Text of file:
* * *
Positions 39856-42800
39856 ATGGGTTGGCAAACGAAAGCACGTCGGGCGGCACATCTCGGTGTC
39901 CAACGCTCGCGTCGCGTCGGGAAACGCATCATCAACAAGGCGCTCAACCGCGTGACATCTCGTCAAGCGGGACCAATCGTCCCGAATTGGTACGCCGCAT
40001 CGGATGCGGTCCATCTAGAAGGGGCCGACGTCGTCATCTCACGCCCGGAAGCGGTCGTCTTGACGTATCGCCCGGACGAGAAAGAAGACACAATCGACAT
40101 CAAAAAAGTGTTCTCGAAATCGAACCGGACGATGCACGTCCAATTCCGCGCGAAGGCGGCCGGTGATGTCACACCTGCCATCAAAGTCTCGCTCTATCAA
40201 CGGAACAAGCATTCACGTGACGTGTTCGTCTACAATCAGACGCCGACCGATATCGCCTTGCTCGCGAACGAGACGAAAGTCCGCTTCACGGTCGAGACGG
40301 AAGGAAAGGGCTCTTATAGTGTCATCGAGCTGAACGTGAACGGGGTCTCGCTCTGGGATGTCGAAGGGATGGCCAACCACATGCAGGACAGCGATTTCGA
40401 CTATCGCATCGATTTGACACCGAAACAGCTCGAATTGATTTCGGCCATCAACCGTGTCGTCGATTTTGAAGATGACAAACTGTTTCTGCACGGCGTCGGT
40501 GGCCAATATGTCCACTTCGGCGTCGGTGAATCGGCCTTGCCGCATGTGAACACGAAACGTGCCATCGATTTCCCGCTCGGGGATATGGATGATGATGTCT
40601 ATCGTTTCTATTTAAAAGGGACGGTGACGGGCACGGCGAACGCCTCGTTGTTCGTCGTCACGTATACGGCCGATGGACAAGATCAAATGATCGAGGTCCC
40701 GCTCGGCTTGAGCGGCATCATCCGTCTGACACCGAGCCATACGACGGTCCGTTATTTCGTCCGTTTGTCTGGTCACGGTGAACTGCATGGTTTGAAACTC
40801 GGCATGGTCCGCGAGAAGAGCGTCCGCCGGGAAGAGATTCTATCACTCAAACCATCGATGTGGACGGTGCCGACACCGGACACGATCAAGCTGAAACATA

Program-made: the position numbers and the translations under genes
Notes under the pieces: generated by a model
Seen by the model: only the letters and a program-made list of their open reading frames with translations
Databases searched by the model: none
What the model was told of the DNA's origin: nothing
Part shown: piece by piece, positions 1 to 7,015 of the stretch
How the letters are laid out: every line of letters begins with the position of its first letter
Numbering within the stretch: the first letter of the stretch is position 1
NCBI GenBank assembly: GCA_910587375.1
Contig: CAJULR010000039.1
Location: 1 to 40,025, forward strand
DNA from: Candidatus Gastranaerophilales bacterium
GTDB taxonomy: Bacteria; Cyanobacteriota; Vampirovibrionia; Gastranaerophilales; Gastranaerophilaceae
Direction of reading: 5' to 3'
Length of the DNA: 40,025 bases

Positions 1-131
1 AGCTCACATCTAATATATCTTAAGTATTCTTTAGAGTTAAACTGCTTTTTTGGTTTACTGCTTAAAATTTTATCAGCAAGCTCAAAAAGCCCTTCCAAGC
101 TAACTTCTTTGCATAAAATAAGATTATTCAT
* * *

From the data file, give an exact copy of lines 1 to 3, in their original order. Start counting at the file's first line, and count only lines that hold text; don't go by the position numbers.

Positions 39856-42800
39856 ATGGGTTGGCAAACGAAAGCACGTCGGGCGGCACATCTCGGTGTC
39901 CAACGCTCGCGTCGCGTCGGGAAACGCATCATCAACAAGGCGCTCAACCGCGTGACATCTCGTCAAGCGGGACCAATCGTCCCGAATTGGTACGCCGCAT